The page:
Ray Eames by Matt Scorte

Ray Eames, also known as Bernice Alexandra Kaiser, was a painter who was well known for being part of the duo known as ‘Ray and Charles Eames’ along with her husband. She studied in New York along with the abstract expressionist, Hans Hofmann, where she would also be a founder of the American Abstract Artists group. She would then move to Cranbrook, Michigan where she would meet Charles and where the legacy of Charles and Ray Eames would start. For the most part, a lot of the work the Eames Office made was made through the partnership of Ray and Charles. They created famous chairs, films, and even designed their own home. but both of them had a strong input into each project. Though they were a duo, there were some characteristics that Ray brought to the table that complimented would the architectural mind of Charles in different ways.

Ray Eames was trained as a painter, but she was also much more than that. She would be quoted for saying, “I never gave up painting, I just changed my palette.”[1] Though one of her paintings is in the permanent collection at The Whintey Museum of American Art, she was a painter who rarely painted. She would taking on other roles such as a graphic artist, filmmaker, and furniture designer. Despite her legacy being tied so strongly to her collaborative work. Ray still maintained a sense of individuality when it came to her artistic work. She brought the “painters” way of seeing and interpreting things to the team. It was said she has an “exceptional visual acuity and memory” as well as having an obsession with the “choice of color. material, or even the basic form of a piece of furniture that led to the pleasing overall result.” [2]

Apart from the collaborative. Ray designed 26 posters for the ‘Arts and Architecture Magazine,’ between 1942 and 1948. She also did many of the Herman Miller advertisements that were for the Eames furniture they were designing.[3] This can be attributed to the painting background she previously possessed. She would also work on a lot of other graphical work such as posters, timelines, game boards, and business cards. She is also well know for creating many textiles, two of which won awards at competitions organized by MoMa, the “Crosspatch” and “Sea Things” patterns. [4]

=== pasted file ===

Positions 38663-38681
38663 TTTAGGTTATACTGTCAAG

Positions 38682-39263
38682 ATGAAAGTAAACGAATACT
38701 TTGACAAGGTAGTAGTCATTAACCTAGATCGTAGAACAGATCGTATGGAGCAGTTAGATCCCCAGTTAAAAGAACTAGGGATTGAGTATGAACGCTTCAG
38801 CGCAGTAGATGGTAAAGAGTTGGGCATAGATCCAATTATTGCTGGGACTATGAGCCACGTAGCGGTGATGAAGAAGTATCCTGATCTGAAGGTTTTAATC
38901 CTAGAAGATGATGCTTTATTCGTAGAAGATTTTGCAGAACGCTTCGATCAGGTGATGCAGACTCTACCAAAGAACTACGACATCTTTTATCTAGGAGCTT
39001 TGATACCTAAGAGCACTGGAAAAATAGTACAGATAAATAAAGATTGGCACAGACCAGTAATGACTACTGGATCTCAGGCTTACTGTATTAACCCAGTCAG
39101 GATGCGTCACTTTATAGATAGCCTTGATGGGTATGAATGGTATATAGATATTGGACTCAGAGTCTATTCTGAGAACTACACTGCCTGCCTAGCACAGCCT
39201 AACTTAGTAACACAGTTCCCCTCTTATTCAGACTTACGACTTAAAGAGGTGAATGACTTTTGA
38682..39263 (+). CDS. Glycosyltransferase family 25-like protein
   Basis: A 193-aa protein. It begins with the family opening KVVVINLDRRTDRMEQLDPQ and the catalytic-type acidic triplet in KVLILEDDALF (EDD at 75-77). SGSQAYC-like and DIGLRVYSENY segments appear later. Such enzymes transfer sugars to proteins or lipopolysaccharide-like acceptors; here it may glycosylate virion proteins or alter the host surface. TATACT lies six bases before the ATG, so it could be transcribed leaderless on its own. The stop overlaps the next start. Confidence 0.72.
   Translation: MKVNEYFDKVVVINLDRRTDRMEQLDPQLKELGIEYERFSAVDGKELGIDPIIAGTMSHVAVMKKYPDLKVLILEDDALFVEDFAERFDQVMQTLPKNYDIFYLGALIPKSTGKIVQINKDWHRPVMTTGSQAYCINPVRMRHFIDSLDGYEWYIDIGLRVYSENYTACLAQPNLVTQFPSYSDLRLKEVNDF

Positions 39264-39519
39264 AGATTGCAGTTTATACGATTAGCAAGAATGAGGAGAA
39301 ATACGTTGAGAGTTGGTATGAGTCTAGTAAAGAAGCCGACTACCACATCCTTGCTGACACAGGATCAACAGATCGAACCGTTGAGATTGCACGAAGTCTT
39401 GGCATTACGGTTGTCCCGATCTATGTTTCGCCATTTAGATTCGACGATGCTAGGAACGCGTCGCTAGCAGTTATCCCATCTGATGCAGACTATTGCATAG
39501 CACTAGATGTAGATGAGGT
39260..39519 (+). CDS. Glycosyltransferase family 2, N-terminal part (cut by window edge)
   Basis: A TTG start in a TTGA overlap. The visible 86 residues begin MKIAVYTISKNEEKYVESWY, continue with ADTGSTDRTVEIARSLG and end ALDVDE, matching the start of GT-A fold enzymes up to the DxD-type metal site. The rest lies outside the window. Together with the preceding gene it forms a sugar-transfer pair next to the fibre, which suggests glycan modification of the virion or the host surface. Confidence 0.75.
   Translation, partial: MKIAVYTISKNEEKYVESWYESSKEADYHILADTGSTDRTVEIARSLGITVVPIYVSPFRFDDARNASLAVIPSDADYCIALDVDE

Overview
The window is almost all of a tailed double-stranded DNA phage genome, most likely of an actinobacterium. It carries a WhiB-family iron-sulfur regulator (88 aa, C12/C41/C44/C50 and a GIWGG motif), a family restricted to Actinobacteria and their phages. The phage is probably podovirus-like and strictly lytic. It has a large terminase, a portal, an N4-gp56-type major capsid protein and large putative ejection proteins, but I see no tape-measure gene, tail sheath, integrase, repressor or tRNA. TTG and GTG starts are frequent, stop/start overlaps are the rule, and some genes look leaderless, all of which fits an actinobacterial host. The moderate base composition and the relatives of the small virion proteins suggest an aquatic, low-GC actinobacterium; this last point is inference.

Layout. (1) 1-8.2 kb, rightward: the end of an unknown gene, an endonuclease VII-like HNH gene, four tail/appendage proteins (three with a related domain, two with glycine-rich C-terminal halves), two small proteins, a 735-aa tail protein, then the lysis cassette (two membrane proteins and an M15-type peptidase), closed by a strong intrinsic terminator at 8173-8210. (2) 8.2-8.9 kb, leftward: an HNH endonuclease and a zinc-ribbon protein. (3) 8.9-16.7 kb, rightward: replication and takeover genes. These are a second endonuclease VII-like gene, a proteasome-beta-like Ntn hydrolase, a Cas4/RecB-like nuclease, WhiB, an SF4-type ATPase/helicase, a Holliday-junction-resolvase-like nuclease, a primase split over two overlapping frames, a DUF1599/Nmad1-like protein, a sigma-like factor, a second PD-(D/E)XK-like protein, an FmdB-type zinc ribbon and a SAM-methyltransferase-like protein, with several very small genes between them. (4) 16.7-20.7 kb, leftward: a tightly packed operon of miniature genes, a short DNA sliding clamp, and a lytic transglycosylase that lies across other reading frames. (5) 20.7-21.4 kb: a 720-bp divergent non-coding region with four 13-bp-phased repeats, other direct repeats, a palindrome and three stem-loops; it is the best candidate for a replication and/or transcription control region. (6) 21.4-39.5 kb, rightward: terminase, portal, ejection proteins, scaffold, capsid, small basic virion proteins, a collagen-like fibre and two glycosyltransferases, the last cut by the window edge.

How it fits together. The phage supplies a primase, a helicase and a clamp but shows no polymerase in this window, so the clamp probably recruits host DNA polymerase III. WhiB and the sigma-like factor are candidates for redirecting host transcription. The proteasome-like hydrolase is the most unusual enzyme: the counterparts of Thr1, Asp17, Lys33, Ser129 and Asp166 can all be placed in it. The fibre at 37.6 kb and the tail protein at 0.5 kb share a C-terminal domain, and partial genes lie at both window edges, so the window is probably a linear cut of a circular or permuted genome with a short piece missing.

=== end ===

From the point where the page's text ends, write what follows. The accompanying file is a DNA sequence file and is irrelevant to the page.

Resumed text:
Though many people at the time attributed much of the Eames Office works to Charles, much of it would not have been done without Ray.  She had just as much input as Charles did, and she was very much an equal partner. Charles was even quoted saying, “Anything I can do, Ray can do better.”[1]


Cover designs for Arts and Architecture Magazine [5]

sketches of crosspatch textile design

Sketches of Crosspatch textile design [5]


Staff help Ray Eames with the paper-mache and plaster moulds for their La Chaise Chair [5]


[1]Demetrios, Eames, Gloria Fowler, and Steve Crist. Eames: Beautiful Details. N.p.: n.p., n.d. Print.

[2]”Ray Eames.” Fembio. N.p., n.d. Web. <http://www.fembio.org/english/biography.php/woman/biography/ray-eames/&gt;.

[3]Frauen Und Grafik-Design: 1890 – 2012 = Women in Graphic Design. Berlin: Jovis, 2012. Print.

[4]”Textiles | Eames Office.” Eames Office. N.p., n.d. Web. 06 May 2015. <http://www.eamesoffice.com/catalog-category/textiles/&gt;.

[5] “Creative Women with Tess McCabe – Ray Eames.” The Design Files Australias Most Popular Design Blog RSS. N.p., n.d. Web. 06 May 2015. <http://thedesignfiles.net/2011/06/creative-women-with-tess-mccabe-ray-eames/&gt;.

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